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This article is part of the supplement: Computational Vaccinology: State-of-the-art Assessments

Open Access Highly Accessed Review

T-cell epitope prediction and immune complex simulation using molecular dynamics: state of the art and persisting challenges

Darren R Flower1*, Kanchan Phadwal2, Isabel K Macdonald3, Peter V Coveney4, Matthew N Davies5 and Shunzhou Wan4

Author Affiliations

1 Life and Health Sciences, Aston University, Aston Triangle, Birmingham B4 7ET, UK

2 Oxford Biomedical Research Centre, The John Radcliffe Hospital, Room 4503, Corridor 4b, Level 4, Oxford, OX 3 9DU, UK

3 OncImmune Limited, Clinical Sciences Building, Nottingham City Hospital, Hucknall Rd. Nottingham, NG5 1PB, UK

4 Centre for Computational Science, Chemistry Department, University College of London, 20 Gordon Street, WC1H 0AJ, London, UK

5 SGDP, Institute of Psychiatry, King's College London, De Crespigny Park, London, SE5 8AF, UK

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Immunome Research 2010, 6(Suppl 2):S4  doi:10.1186/1745-7580-6-S2-S4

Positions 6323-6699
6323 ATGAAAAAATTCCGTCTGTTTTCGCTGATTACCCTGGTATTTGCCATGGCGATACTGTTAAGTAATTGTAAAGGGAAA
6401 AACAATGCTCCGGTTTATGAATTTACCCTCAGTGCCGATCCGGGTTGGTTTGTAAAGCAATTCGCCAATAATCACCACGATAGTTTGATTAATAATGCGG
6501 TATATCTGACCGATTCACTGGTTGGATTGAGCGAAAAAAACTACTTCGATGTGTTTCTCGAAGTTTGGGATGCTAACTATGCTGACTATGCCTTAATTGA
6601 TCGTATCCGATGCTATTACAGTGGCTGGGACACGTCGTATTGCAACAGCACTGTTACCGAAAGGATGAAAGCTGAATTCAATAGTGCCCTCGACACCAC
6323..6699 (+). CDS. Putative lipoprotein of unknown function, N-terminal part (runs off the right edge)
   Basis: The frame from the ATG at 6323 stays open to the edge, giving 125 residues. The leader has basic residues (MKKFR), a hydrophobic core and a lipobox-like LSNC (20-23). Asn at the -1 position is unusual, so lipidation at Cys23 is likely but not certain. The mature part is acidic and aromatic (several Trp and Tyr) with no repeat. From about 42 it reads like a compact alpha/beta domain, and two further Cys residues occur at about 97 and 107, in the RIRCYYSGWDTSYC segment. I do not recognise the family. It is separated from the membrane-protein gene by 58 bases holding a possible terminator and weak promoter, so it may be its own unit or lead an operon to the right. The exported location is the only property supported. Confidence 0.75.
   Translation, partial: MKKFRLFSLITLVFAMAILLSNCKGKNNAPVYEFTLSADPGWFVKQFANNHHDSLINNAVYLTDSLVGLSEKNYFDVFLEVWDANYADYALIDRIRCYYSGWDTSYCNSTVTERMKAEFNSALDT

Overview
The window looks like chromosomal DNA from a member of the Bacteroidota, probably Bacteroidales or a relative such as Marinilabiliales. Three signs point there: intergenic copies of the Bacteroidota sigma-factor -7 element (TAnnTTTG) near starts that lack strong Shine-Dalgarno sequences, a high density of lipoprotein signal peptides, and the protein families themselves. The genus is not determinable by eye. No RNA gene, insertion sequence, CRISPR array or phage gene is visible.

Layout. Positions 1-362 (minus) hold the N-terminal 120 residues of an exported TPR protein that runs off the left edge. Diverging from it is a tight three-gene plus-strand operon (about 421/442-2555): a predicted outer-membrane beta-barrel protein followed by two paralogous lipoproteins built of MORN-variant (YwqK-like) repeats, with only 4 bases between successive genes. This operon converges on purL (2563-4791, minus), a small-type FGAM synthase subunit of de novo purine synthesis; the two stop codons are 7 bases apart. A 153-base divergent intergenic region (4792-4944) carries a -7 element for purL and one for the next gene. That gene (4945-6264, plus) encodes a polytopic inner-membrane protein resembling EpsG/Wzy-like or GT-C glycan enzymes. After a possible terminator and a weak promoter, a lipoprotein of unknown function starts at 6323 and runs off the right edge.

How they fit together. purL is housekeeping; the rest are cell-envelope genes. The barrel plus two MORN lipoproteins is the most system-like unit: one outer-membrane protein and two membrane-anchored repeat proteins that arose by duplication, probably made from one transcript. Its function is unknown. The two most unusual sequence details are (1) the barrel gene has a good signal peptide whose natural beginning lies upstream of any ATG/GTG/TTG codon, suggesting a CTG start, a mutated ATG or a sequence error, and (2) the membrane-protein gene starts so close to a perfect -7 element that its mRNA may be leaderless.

Published: 3 November 2010

Abstract

Atomistic Molecular Dynamics provides powerful and flexible tools for the prediction and analysis of molecular and macromolecular systems. Specifically, it provides a means by which we can measure theoretically that which cannot be measured experimentally: the dynamic time-evolution of complex systems comprising atoms and molecules. It is particularly suitable for the simulation and analysis of the otherwise inaccessible details of MHC-peptide interaction and, on a larger scale, the simulation of the immune synapse. Progress has been relatively tentative yet the emergence of truly high-performance computing and the development of coarse-grained simulation now offers us the hope of accurately predicting thermodynamic parameters and of simulating not merely a handful of proteins but larger, longer simulations comprising thousands of protein molecules and the cellular scale structures they form. We exemplify this within the context of immunoinformatics.